$1,200 would be the same with one rental

$1,300 would be the same with one business no rental

$1,300 would be the minimum with a move in or out of the country. These are complicated because of the back and forth foreign tax credits. - The IRS says a foreign tax credit takes 1 hour and 53 minutes.

$1,600 would be the minimum with a rental or two in the country you do not live in or a rental and a business and foreign tax credits  no move in or out


$1,700 would be for two people with income from two countries

$3,000 would be all of the above and you moved in and out of the country.

This is just a guideline for US / Canadian returns

We will still prepare Canadian only (lives in Canada, no US connection period) with two or three slips and no capital gains, etc. for $200.00 up. However, if you have a stack of 1099, or T3 or T4A or T5 or K1 reporting forms, expect to pay an average of $10.00 each with up to $50.00 for a K1 or T5013 or T5008 or T101 --- Income trusts with amounts in box 42 are an even larger problem and will be more expensive. - i.e. 20 information slips will be at least $350.00

With a Rental for $400, two or three rentals for $550 to $700 (i.e. $150 per rental) First year Rental - plus $250.

A Business for $400 - Rental and business likely $550 to $700

And an American only (lives in the US with no Canadian income or filing period) with about the same things in the same range with a little bit more if there is a state return.

Moving in or out of the country or part year earnings in the US will ALWAYS be $900 and up.

TDF 90-22.1 forms are $50 for the first and $25.00 each after that when part of a tax return.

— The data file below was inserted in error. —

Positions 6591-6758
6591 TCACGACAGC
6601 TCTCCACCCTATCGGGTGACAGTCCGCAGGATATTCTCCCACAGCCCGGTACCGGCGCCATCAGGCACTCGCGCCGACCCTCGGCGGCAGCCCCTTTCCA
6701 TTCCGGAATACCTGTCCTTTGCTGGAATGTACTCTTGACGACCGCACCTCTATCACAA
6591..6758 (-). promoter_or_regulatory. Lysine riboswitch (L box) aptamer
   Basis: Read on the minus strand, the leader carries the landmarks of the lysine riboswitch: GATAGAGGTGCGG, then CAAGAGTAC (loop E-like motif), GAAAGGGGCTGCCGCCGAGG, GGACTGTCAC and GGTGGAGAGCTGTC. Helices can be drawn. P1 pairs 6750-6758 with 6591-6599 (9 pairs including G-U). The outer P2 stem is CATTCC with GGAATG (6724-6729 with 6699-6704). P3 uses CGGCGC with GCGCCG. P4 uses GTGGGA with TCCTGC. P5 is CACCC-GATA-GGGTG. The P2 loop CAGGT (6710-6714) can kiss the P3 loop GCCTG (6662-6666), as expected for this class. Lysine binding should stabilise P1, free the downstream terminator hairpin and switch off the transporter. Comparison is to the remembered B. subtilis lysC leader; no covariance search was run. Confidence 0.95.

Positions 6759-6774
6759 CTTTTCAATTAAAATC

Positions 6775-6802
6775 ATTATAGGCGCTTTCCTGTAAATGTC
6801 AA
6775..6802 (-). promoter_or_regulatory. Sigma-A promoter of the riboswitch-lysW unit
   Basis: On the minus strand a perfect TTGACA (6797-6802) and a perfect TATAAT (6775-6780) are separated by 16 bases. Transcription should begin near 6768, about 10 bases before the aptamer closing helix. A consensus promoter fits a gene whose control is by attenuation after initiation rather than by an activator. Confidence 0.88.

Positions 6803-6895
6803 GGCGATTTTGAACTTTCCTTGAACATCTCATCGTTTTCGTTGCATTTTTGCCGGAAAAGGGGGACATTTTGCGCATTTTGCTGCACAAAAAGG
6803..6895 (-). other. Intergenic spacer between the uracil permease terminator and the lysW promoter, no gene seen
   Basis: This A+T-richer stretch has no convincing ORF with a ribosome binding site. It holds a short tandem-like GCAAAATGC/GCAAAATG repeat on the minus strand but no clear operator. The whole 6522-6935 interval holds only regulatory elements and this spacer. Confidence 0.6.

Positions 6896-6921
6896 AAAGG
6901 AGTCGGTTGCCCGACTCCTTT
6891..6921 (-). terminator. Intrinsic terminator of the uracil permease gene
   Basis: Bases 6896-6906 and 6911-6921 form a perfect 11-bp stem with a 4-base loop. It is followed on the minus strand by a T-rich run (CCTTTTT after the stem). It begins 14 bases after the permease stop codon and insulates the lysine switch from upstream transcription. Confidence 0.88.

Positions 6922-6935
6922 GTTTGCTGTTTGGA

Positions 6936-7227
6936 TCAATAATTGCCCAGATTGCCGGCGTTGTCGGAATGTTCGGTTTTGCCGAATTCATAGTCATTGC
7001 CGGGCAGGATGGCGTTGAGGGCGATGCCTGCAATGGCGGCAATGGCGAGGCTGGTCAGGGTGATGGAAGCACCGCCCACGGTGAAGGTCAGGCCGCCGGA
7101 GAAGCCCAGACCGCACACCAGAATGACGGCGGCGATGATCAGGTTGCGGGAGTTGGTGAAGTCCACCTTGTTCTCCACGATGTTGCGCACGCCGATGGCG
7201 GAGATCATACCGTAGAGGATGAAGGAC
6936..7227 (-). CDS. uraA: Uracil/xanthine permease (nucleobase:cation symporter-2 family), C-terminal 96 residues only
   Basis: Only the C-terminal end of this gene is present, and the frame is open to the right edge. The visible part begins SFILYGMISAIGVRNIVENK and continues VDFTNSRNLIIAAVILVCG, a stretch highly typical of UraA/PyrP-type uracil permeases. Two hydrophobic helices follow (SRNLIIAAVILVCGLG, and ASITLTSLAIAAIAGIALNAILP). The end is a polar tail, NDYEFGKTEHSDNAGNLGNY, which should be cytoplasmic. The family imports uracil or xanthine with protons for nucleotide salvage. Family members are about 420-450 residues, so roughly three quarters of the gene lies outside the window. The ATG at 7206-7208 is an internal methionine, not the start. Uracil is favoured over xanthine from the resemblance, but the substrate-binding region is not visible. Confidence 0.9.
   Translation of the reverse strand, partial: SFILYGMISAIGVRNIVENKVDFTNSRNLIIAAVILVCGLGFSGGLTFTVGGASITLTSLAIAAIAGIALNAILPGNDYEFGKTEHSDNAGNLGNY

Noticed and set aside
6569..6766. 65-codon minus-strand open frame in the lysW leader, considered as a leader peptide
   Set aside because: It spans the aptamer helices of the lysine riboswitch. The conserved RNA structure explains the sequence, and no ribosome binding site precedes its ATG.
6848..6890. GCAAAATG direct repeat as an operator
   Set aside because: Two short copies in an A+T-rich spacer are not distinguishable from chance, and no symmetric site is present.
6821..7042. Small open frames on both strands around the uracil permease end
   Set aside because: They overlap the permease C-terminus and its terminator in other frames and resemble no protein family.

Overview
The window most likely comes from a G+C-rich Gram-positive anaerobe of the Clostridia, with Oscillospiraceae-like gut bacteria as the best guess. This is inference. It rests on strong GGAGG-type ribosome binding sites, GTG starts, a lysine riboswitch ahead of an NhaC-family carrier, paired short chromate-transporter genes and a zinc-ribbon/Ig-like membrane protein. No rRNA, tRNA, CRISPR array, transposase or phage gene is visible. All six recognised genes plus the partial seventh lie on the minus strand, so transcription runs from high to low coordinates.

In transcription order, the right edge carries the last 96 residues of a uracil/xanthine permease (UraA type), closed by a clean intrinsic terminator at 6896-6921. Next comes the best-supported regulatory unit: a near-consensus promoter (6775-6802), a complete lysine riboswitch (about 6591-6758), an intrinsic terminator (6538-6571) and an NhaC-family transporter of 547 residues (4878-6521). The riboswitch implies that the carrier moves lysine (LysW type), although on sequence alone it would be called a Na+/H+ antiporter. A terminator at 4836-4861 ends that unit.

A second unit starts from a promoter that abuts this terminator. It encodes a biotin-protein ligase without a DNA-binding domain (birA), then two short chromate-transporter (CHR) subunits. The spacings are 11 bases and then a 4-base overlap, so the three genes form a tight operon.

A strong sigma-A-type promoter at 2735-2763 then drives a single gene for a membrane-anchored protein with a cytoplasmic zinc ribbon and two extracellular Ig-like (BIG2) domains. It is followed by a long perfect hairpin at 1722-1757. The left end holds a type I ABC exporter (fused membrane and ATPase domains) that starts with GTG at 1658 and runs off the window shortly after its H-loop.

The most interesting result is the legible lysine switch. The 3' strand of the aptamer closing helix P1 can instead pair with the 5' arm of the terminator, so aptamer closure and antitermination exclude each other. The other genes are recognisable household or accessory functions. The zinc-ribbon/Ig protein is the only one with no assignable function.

8891 forms are generally $50.00 to $100.00 each.

18 RRSPs would be $900.00 - (maybe amalgamate a couple)

Capital gains *sales)  are likely $50.00 for the first and $20.00 each after that.


Catch - up returns for the US where we use the Canadian return as a guide for seven years at a time will be from $150 to $600.00 per year depending upon numbers of bank accounts, RRSP's, existence of rental houses, self employment, etc. Note that these returns tend to be informational rather than taxable.  In fact, if there are children involved, we usually get refunds of $1,000 per child per year for 3 years.  We have done several catch-ups where the client has received as much as $6,000 back for an $1,800 bill and one recently with 6 children is resulting in over $12,000 refund. 

Email and Faxed information is convenient for the sender but very time consuming and hard to keep track of when they come in multiple files.  As of May 1, 2008, we will charge or be charging a surcharge for information that comes in more than two files.  It can take us a valuable hour or more  to try and put together the file when someone sends 10 emails or 15 attachments, etc. We had one return with over 50 faxes and emails for instance. 

This is a guideline not etched in stone.  If you do your own TDF-90 forms, it is to your advantage. However, if we put them in the first year, the computer carries them forward beautifully.

--
IRS Circular 230 Disclosure:  To ensure compliance with requirements imposed by the IRS, please be advised that any U.S. tax advice contained in this communication (including any attachments) is not intended or written to be used or relied upon, and cannot be used or relied upon, for the purpose of (i) avoiding penalties under the Internal Revenue Code, or (ii) promoting, marketing or recommending to another party any transaction or matter addressed herein.--

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Disclaimer:  This question has been answered without detailed information or consultation and is to be regarded only as general comment.   Nothing in this message is or should be construed as advice in any particular circumstances. No contract exists between the reader and the author and any and all non-contractual duties are expressly denied. All readers should obtain formal advice from a competent and appropriately qualified legal practitioner or tax specialist for expert help, assistance, preparation, or consultation  in connection with personal or business affairs such as at www.centa.com or www.garygauvin.com.  If you forward this message, this disclaimer must be included." -